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General Information

Languages : Philippine languages, Chinese, Chamorro, English
Currency : US Dollar (USD)
Time Zone : EST +15hrs
Capital City : Saipan
Population : 84,546 Estimate
Government : Commonwealth; self-governing with locally elected Governor, Lieutenant Governor, and Legislature
Total Area : 184 mi²
Climate : Tropical marine; moderated by northeast trade winds, little seasonal temperature variation; dry season December to June, rainy season July to October
National Holidays: Commonwealth Day, 8 January
Additional Info: Consists of two groups, a northern group of ten volcanic main islands, of which only four (Agrihan, Anatahan, Alamagan and Pagan) are inhabited; and a southern group of five coralline limestone islands (Rota, Guam, Aguijan, Tinian and Saipan), all inhabited save Aguijan.

Destination Activities

Activity Details

The Mariana Islands are an archipelago made up by the summits of 15 volcanic mountains in the north-western Pacific Ocean. They are the southern part of a submerged mountain range that extends 1,565 miles from Guam to near Japan. Geographically, the Marianas are the northernmost islands of a larger island group called Micronesia. The Northern Mariana Islands (including the islands of Saipan, Tinian and Rota) make up a Commonwealth of the United States.

Scuba Diving

Once the site of a historic WWII invasion, Saipan is best known for its WWII artifacts, including sunken tanks, planes and ships. It is also home of the world famous Blue Grotto. The western side of the island of Saipan is lined with sandy beaches and an offshore coral reef which creates a large lagoon.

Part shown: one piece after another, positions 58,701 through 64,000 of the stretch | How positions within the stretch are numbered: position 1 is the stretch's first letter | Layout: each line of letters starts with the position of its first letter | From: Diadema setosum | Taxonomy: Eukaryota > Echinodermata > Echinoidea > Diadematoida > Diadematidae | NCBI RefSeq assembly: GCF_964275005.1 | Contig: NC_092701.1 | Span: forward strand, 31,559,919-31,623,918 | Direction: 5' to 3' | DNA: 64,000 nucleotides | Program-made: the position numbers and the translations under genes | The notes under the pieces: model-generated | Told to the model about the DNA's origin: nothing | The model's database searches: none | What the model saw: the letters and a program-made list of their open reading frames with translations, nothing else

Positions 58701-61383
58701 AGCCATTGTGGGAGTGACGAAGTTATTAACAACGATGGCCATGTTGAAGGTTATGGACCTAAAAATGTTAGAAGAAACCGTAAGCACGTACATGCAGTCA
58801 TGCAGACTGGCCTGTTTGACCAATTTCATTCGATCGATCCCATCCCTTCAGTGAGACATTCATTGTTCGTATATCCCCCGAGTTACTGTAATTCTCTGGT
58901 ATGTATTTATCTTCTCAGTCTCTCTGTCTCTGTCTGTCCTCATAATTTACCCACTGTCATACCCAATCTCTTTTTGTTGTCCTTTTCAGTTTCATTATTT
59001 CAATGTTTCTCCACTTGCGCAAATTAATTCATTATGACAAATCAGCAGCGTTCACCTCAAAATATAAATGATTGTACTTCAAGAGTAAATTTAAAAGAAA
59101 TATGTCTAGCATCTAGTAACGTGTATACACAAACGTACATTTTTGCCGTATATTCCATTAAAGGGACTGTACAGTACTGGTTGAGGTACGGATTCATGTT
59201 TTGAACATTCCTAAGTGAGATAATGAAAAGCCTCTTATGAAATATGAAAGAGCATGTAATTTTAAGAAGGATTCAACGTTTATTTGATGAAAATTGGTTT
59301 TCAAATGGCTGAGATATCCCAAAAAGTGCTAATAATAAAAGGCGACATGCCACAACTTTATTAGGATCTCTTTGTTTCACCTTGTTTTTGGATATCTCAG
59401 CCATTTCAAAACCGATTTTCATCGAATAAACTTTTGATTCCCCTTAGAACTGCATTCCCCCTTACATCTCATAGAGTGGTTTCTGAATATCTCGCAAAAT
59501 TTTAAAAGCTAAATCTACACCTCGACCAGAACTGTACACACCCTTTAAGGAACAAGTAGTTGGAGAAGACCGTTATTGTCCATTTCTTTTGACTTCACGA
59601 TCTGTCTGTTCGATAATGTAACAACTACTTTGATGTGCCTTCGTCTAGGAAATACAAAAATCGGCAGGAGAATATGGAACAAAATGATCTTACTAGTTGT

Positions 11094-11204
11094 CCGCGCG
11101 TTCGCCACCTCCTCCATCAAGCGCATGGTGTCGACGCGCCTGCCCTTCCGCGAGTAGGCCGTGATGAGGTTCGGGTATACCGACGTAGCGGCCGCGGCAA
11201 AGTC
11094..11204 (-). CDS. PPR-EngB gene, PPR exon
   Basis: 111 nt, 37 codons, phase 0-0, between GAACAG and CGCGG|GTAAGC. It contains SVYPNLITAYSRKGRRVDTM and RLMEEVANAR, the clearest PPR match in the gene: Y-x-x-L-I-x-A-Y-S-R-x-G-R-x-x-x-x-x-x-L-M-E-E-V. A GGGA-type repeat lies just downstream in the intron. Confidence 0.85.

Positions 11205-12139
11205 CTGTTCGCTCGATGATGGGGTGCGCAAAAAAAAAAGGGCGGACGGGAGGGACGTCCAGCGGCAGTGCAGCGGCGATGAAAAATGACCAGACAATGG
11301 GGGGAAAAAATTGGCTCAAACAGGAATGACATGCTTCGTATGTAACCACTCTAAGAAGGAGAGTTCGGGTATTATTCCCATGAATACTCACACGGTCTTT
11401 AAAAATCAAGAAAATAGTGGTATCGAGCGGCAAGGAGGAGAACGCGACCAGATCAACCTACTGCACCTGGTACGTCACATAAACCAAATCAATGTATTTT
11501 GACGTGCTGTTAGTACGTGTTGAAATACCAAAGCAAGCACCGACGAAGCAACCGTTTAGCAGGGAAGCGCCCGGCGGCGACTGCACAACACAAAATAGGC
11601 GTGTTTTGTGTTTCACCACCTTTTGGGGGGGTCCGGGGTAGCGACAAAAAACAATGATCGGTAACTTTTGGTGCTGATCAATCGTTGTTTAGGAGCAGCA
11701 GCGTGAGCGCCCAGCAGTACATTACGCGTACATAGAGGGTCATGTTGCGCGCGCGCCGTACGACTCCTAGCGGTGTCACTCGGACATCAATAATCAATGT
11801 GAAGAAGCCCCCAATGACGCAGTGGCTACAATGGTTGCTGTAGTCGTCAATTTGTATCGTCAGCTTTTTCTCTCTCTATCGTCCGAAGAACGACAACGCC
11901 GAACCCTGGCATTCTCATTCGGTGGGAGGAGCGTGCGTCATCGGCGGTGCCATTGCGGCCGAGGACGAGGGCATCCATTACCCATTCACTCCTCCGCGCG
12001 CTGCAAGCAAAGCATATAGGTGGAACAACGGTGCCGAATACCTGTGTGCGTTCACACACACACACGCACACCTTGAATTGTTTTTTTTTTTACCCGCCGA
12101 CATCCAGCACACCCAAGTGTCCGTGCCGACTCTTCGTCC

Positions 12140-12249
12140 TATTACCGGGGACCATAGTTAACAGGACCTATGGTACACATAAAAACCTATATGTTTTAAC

Tanapag Harbor - A major wreck diving area, an estimated 18 Japanese ships were sunk and many remain undiscovered. Diving depths in Tanapag Harbor range from 17 to 35 ft. The sea floor of this harbor is littered with WWII wrecks - a Japanese Seaplane, Multiengine Bomber, Sub Chaser, Zero Fighter and Landing Craft. One of the most interesting wrecks is the Shoan Maru, a 407ft long WWII Japanese freighter torpedoed in 1944.

The other big wreck in the area is the Cement Wreck - a 350ft long concrete supply barge that lies in 20ft of water with parts of the deck awash. Underwater visibility in the harbor area is generally 70 ft.

Blue Grotto - Saipan's most unusual dive experience and truly an extraordinary natural formation. Drive, then hike down 103 stone steps carved into the rock formation bringing you to the breathtaking underground cavern with a high, domed ceiling. The bottom part of the cavern is a luminescent blue pool of seawater - lit by sunlight streaming through two underwater tunnels. The pool, roughly 100 ft in diameter, slopes down to a depth of 60 ft. Tunnels lead from the pool to the open ocean, where they exit onto the face of a vertical wall. Underwater visibility is generally 150 ft. The outside vertical wall has an interesting array of sea fans and marine life, including schooling jacks and whitetip sharks.

Tinian Another of the three principal islands of the Commonwealth of the Northern Marianas Islands, best known for being the base from which the American atomic bomb attacks on Japan during World War II were launched. Tinian's largest village is San Jose. The northwest side of the island appears to have been a giant dumping ground for WWII equipment, which was pushed off the cliff. Average diving depth is 35 ft, and underwater visibility is crystal clear - exceeding 100ft. Among the artifacts that litter the bottom are Japanese tanks with treads still in place, trucks with rubber tires intact, bullets and shell casings of all sizes. Swimming along this debris are many exotic tropical species including Lionfish and Moorish Idols. Carolinas Point on the west side offers a vertical drop off with quite a bit of shark action. There is more current, but also a great deal more fish and marine life.